C

cpd

Audioholic
Hoping you all can help me solve a humming issue. I just had some built in cabinets with dimmable LED lights installed for my records/TT.
In the new cabinets, I have a Project Debut Carbon TT hooked up to the phono input of a ‘70’s Marantz receiver with a pair of BJC RCA cables with a ground connector. I use the Marantz as a pre-amp running a set of monoprice RCA’s from the Tape Out to my Denon home theater receiver. The monoprice RCA’s exit the back of the cabinet to a 3/4” inaccessible space between the wall and the back of the cabinet. From there they go down into a drywall covered box the cabinet sits on top of. The wiring for the lights comes up the same hole. The monoprice RCA is 50’ long (probably only need about 15’).

When the phono input on the marantz is selected, I get a hum from my home theater speakers whenever I turn the cabinet light on. The hum goes away when I turn the Marantz to any other input (none of them are connected), or when I turn the lights off.

I’m not sure if I should try to run a better and shorter interconnect? Or do the ground loop hum eliminators your see online work?

Any thoughts would be appreciated.
 
Swerd

Swerd

Audioholic Spartan
It sure seems the hum comes from the power line for the dimable LED lights. I doubt if the hum comes from a ground loop. If the lights are off, the hum is gone.

You mentioned the RCA cable going from the Marantz stereo receiver to the Denon AVR is 50 feet long. That's very long, but the real problem is that it runs parallel to the power line for the LED lights. The RCA cable carries AC music signals at line level voltage – about 100 to 200 mV – and the power line for the lights carries AC power – 60 Hz 120V and about 15 amperes if you're in the USA. No matter how well shielded the RCA cable is, that strong AC power will interfere with the much weaker turntable music signal, generating that hum.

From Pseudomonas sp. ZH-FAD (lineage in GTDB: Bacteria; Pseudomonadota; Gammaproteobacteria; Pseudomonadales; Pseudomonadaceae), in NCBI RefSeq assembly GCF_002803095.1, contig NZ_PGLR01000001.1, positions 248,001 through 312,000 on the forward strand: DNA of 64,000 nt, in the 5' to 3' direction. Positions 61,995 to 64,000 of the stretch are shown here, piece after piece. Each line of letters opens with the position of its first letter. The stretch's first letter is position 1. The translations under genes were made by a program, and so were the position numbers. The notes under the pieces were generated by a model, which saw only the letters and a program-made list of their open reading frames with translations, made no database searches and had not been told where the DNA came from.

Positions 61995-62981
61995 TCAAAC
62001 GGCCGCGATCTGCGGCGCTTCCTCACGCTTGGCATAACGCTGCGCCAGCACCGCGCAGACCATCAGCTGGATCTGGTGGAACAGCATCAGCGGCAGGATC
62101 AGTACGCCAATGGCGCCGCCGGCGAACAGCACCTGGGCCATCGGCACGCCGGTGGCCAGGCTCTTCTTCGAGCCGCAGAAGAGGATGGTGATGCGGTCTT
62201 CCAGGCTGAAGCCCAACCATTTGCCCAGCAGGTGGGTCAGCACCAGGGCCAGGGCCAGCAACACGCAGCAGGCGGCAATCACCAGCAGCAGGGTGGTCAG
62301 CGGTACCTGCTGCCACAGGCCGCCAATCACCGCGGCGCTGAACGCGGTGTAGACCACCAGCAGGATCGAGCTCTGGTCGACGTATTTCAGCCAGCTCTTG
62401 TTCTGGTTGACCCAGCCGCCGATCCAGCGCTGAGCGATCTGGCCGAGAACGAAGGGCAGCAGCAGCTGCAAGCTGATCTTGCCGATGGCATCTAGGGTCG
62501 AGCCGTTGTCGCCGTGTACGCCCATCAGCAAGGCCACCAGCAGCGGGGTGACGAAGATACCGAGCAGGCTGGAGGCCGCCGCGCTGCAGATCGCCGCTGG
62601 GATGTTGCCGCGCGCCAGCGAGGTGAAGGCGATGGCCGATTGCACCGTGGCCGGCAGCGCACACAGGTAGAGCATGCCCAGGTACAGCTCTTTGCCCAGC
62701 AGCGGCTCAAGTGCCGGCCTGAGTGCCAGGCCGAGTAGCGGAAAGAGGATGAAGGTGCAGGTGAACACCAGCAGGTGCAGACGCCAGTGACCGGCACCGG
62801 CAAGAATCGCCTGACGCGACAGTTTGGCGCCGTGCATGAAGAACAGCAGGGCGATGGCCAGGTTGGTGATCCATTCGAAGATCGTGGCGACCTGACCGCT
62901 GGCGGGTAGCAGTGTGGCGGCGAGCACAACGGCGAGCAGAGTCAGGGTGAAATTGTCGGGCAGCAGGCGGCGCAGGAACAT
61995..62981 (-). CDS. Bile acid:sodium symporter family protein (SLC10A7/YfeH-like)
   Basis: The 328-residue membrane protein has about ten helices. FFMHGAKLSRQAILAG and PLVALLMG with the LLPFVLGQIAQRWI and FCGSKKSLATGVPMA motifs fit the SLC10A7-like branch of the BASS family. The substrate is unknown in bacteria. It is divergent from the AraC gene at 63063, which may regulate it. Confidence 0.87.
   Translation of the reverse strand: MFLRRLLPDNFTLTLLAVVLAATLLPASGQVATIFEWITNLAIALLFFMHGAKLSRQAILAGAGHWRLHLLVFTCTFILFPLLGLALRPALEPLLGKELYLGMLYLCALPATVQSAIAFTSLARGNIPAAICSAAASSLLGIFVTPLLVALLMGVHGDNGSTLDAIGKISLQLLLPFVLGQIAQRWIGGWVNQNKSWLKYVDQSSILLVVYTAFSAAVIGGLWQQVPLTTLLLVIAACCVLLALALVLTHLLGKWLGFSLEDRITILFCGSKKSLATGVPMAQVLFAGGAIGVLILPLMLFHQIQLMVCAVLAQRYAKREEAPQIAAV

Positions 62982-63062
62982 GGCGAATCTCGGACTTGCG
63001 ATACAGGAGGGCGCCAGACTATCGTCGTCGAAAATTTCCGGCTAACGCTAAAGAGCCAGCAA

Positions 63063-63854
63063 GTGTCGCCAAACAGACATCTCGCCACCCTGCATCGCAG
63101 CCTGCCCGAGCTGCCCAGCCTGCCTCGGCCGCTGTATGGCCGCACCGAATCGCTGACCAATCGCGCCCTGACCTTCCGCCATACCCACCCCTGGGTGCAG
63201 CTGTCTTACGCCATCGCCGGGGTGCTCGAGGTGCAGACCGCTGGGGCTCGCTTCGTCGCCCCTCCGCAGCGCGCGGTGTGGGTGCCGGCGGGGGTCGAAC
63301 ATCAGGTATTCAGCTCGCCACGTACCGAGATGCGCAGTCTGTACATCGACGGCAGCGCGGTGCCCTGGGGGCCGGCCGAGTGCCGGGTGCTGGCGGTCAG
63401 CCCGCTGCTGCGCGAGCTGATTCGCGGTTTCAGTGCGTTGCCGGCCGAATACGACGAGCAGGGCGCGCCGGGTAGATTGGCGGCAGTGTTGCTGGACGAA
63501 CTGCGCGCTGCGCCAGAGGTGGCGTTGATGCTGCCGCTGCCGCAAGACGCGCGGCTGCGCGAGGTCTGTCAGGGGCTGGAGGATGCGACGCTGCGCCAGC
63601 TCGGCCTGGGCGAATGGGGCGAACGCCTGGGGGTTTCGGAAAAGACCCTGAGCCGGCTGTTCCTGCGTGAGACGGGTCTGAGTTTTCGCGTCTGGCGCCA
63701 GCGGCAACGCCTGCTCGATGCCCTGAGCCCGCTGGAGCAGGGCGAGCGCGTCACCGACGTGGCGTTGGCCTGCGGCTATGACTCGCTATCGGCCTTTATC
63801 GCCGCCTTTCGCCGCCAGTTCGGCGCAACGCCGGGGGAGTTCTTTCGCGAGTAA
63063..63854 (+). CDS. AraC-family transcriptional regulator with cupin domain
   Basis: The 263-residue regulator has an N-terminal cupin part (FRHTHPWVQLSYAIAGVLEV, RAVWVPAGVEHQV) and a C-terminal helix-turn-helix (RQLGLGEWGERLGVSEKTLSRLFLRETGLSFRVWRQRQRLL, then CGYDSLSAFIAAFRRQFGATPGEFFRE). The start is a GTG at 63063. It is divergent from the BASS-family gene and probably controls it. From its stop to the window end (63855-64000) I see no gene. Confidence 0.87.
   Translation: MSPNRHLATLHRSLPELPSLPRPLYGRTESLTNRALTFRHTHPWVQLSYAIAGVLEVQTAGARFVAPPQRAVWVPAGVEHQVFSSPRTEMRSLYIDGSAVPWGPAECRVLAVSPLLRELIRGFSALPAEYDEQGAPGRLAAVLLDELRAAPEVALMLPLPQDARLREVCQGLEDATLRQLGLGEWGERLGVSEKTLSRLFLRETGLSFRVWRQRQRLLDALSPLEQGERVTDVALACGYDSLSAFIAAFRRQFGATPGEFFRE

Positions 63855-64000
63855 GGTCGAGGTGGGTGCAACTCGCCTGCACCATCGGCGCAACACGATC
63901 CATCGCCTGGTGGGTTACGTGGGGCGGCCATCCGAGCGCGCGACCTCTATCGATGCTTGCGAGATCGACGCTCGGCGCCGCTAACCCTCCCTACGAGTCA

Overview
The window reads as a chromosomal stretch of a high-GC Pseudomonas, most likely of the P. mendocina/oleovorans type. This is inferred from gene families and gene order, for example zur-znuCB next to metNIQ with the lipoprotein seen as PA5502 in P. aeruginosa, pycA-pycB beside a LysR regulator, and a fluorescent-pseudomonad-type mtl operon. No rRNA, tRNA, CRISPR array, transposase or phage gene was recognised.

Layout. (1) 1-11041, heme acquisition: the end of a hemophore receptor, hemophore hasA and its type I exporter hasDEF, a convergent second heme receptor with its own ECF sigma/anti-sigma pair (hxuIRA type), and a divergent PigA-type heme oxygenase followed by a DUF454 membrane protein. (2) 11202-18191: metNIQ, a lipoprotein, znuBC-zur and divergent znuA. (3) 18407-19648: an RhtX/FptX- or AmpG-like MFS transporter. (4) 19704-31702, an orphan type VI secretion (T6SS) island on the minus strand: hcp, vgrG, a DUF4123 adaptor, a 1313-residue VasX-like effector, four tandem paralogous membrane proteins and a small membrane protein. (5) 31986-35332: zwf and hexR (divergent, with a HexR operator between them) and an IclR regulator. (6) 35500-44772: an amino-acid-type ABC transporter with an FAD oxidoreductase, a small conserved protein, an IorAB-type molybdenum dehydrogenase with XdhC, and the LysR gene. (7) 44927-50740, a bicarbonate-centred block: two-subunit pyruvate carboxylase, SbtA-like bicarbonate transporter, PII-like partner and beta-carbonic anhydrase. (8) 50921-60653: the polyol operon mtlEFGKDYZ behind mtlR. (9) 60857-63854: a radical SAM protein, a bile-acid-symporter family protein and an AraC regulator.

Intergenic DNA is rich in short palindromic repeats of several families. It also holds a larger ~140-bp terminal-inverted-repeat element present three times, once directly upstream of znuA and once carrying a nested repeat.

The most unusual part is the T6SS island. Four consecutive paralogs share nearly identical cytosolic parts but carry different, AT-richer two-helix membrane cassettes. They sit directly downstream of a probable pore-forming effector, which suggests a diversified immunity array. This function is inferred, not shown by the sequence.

Find a way to run those two lines so they aren't near each other. As little as six inches apart may be enough to make a difference. Never let them run adjacent and parallel. If they must cross, cross them at a 90° angle.

Just curious, how long is the RCA cable going from the turntable to the phono inputs of the Marantz receiver? It carries a much weaker signal, about 5 mV, and is even more prone to interference. Is it also near an AC power line? Usually these phono lines are hardwired to the turntable, and I hope its no longer than about 3 feet, or 1 meter. (Some modern turntables that include an internal phono preamp come with RCA jacks instead of hardwired cables.)
 
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C

cpd

Audioholic
It sure seems the hum comes from the power line for the dimable LED lights. I doubt if the hum comes from a ground loop. If the lights are off, the hum is gone.

You mentioned the RCA cable going from the Marantz stereo receiver to the Denon AVR is 50 feet long. That's very long, but the real problem is that it runs parallel to the power line for the LED lights. The RCA cable carries AC music signals at line level voltage – about 100 to 200 mV – and the power line for the lights carries AC power – 60 Hz 120V and about 15 amperes if you're in the USA. No matter how well shielded the RCA cable is, that strong AC power will interfere with the much weaker turntable music signal, generating that hum.

Find a way to run those two lines so they aren't near each other. As little as six inches apart may be enough to make a difference. Never let them run adjacent and parallel. If they must cross, cross them at a 90° angle.